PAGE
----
Hollywood has done it again— and by “it,” I mean taking a franchise that features men as heroes and transformed it into yet another casualty of fashionable feminism. This is especially hypocritical considering that this movie is based on a franchise that features men as heroes and was judged as sexist by feminists for featuring only males as the heroes.
Like the proverbial kid sister who would fume at the fact that her brother and his friends would lock her out of the male only clubhouse, the feminists and their mangina accomplices in the media once again demonstrate their need to forcibly intrude upon any perceived male bastions. Their solution? Take the all male cast and replace it with an all female cast, thereby sending the message that it’s ok to be sexist, so long as you’re sexist against men…then it isn’t really sexist, but gender equality.
Recently in Entertainment Weekly, Paul Feig, director of that wonderful feminist cop fantasy “The Heat,” was quoted as saying that he wanted to reboot the franchise by taking it in an entirely new direction with an all-female cast, while not ruining the memory of the previous all male cast.
The question begs to be asked: how do you show respect to the cast of Ghostbusters 1 and 2 by completely eliminating the history that those installments created in a second sequel?
The answer is: you don’t. In the creative mind of Hollywarped, you show respect to the fans of a franchise by creating a new franchise from the raped carcass of the original. Like a xenomorph springing from the chest of yet another unfortunate host, the end result is less than the core audience expected, and more than anyone in the victim’s place would want.
Is there a need for a reboot?
Why should this franchise be rebooted in the first place? Why eliminate the legend that helped make it a successful and beloved franchise in the eyes of many? Surely a new Ghostbusters featuring the sons (and daughters) of the core list of characters would have appealed just as much, if not more, to the main Ghostbusters audience and those less familiar with the franchise, so why neuter the Ghostbusters completely? This defies all logic—to say nothing of the fact that having the corpulent Melissa McCarthy run around the city with a 35-lb proton pack strapped to her girth defies the laws of physics.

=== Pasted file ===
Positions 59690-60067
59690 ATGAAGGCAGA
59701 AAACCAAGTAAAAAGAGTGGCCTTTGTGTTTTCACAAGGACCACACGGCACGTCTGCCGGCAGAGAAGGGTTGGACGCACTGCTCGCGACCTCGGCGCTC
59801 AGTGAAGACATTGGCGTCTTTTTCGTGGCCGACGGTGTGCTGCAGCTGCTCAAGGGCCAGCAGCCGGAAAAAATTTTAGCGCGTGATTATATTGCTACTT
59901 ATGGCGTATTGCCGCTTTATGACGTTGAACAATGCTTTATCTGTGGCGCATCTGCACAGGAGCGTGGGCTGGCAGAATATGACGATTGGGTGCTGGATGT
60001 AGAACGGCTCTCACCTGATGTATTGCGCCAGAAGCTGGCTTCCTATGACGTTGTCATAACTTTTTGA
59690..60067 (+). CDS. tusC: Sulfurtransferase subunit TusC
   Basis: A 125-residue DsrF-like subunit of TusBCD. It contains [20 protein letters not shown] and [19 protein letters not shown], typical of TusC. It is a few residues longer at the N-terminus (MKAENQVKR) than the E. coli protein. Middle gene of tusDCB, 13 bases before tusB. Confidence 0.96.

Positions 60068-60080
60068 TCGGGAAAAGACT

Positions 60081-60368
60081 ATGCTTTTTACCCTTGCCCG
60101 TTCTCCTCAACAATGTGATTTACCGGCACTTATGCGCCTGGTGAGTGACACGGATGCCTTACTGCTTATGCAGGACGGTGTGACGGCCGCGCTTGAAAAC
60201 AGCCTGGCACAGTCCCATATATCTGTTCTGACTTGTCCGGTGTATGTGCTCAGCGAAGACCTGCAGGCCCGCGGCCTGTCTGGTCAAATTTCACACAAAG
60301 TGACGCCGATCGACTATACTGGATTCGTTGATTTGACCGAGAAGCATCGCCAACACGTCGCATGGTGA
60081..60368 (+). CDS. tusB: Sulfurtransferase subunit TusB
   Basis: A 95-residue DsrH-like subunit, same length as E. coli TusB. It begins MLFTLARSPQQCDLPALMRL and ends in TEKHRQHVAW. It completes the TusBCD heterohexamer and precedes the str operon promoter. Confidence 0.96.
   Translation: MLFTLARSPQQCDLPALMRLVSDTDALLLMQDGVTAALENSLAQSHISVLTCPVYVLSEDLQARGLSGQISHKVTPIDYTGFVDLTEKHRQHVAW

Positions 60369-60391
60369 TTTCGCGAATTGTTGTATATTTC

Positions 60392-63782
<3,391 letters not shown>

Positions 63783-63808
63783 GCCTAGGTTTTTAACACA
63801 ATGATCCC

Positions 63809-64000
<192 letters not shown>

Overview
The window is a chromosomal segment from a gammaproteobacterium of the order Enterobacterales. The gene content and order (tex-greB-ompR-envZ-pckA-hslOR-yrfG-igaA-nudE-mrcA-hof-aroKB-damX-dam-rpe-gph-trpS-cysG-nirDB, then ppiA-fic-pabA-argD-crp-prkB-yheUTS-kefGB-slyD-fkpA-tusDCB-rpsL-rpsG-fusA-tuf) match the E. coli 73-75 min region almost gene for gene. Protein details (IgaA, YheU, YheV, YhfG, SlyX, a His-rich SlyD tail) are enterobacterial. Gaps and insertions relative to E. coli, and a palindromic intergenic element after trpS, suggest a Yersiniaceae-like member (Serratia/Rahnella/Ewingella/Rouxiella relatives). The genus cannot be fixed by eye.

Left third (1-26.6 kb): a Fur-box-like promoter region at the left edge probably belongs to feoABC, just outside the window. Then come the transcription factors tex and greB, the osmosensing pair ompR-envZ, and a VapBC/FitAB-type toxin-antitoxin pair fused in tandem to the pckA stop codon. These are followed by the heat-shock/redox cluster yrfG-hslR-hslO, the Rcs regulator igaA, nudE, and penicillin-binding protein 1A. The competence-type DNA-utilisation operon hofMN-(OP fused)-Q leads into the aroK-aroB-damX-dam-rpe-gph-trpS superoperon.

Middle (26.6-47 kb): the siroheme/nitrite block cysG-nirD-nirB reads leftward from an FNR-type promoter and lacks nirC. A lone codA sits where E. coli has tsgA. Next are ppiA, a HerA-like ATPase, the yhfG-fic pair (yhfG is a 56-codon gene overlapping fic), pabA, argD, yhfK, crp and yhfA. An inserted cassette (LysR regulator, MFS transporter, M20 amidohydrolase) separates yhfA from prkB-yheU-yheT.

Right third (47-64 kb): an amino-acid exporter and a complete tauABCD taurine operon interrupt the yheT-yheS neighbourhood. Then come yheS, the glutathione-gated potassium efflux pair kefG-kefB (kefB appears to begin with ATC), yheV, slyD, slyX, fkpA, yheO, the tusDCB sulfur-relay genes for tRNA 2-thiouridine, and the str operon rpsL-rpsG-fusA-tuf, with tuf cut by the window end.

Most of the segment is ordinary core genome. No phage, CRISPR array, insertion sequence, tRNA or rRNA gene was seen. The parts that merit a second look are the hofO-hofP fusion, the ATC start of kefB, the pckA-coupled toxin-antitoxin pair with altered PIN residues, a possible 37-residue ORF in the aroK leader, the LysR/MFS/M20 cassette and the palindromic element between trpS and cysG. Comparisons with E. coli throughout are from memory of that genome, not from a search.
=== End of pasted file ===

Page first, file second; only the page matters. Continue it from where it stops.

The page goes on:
Wouldn’t it have been fair to include both sexes as the next generation of Ghostbusters, in order to show respect to what was presented before? As the Shakespearean bard would say, therein lies the rub. It’s not about fairness to feminists, it’s about presenting women as superior to men, especially in instances where men are presented in a positive light and there is no female around to share in the glory. Sigourney Weaver’s character didn’t count, she was the damsel in distress and Janine was the comedy relief. In the eyes of feminists, this is especially unacceptable.
The adage “if it ain’t broke don’t fix it” doesn’t seem to apply in Hollywarped, especially when you factor in the feminist agenda affecting this and similar movies. I suppose the phrase “if it ain’t got estrogen, be sure and inject some” might be more fitting.
I have no problem with seeing a woman (especially a beautiful one) in a testosterone-driven plot provided she is relevant to the story and does not exist mainly to push some leftist gender-specific agenda. How many of today’s major movies that you can name didn’t have a token feminist representation in the lead or in a supporting role? Exactly.
Given this, I’m almost surprised Bilbo and company from The Hobbit film series didn’t have to deal with an empowered female hobbit on their wonderful quest. Oh wait, there’s just one thing…Tauriel substituted for that. As any reader of the series is well aware, she was made up for just that purpose, to offset all that dangerous Middle Earth masculinity the film series was in danger of providing. Peter mangina Jackson created this character with the help of two female writers. Mission accomplished.
This situation isn’t like to get fixed anytime soon, so long as mainstream cinema continues to churn out cinematic estrogen like chum for the consumption of the masses. Drivel like Lucy is becoming par for the course, and Ghostbusters 3 looks to be proudly following in this new tradition.
A bit of nostalgia
Remember when real men used to be represented onscreen as real men? Who can forget Vito Corleone in The Godfather, especially that memorable scene where he smacks Johnny Fontane? Vito was obviously a red pill man who dealt with matters the red pill way. Nowadays it’s more common to see a male represented as an ignoramus or a weakling, or seeing women acting like men.
In today’s twisted society, Johnny Fontane has become the norm and Vito Corleone has become the exception. I doubt Ghostbusters 3 is going to be any less twisted in pushing its cinematic feminist agenda.
Oh what a brave new world, that has such wonderfully feminist, sexist people in it.
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